Eigenfactor scores are scaled so that the sum of the Eigenfactor scores of all journals listed in JCRs is 100.The top thousand journals, as ranked by this score, are all above 0.01. There is a mapping tool available to see the flow of citation between disciplines, based on the JCR data.

Eigenfactor map

Google Scholar Metrics provide a quick and relatively uncomplicated way of measuring the impact of journals. The are based around the h-index (see below, under author metrics, for details), and the specifics are laid out on the Scholar's help pages.

At the document level, you can count the number of citations that a paper or book receives. This simple measurement is listed on Google Scholar and databases such as SCOPUS and Web of Science. In general, there are more citations to a document in Google Scholar because it is a larger database, which a broader range of documents included in its index (e.g. reports, theses, less highly cited journals).
Use citation counts to make a judgement about the impact an article or author has made (although remember to compare like with like) and to build links between research that has something in common.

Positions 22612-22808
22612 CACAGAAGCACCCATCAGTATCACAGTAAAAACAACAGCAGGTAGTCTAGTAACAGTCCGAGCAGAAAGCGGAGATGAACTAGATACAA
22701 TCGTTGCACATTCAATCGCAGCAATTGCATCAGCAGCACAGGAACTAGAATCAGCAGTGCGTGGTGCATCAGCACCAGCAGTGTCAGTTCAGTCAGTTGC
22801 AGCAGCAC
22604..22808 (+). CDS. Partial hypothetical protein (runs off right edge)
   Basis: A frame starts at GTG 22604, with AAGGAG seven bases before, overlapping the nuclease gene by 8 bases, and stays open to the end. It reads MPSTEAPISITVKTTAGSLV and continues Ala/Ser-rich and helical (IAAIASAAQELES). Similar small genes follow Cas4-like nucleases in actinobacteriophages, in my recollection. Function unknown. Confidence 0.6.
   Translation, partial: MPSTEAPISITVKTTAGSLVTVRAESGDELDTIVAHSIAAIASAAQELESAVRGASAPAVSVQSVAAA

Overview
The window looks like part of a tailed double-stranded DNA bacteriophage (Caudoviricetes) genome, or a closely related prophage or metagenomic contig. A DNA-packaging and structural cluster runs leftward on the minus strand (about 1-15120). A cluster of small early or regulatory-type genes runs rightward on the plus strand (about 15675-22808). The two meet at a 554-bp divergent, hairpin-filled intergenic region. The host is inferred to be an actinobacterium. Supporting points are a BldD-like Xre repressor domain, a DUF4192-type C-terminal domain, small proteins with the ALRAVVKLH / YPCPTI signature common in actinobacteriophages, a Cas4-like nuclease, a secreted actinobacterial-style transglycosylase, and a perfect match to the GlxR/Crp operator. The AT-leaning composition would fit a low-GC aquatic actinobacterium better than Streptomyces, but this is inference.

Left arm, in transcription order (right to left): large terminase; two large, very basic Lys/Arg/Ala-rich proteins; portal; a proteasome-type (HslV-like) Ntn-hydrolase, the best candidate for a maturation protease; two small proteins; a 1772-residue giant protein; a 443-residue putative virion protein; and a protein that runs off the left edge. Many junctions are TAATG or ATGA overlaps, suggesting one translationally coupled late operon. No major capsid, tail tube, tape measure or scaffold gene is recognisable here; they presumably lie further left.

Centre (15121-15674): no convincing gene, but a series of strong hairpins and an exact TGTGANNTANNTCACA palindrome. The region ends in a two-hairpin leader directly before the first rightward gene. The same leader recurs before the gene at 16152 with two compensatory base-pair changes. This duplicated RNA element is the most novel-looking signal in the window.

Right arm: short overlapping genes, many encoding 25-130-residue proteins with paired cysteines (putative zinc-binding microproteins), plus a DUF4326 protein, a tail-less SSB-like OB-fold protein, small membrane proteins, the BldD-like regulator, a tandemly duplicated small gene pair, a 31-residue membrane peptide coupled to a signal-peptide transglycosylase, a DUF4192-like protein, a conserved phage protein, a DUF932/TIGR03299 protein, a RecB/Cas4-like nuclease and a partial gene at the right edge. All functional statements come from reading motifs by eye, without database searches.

Find out more about using them to search for new material on our Doing a literature search tab.

This is an author-level metric which measures the cumulative impact of an author. It is a measure of the number of published articles by an author (or department/institutions) that have received at least h citations. For example, an author with an h-index of 10 has had 10 articles published which have at least 10 citations. They may have had many more published, but they have fewer than 10 citations.

It is a cumulative measure and therefore disproportionally benefits researchers who have been active for longer.

It is possible to find an author's h-index on Web of Science, SCOPUS and Google Scholar.

Select an author's name in Web of Science or SCOPUS to see their h-index (in WoS you need to click on 'Create Citation Report'). Only academics who have created an author profile have their citation data listed on Google Scholar. Here you can see the profile for Wolfson fellow Anna Bagnoli's profile, with her h-index highlighted in red.

Other author-level metrics include the g-index (which assigns more weight to highly cited articles) and the i-10 index, used only in Google Scholar (the number of publications with at least 10 citations).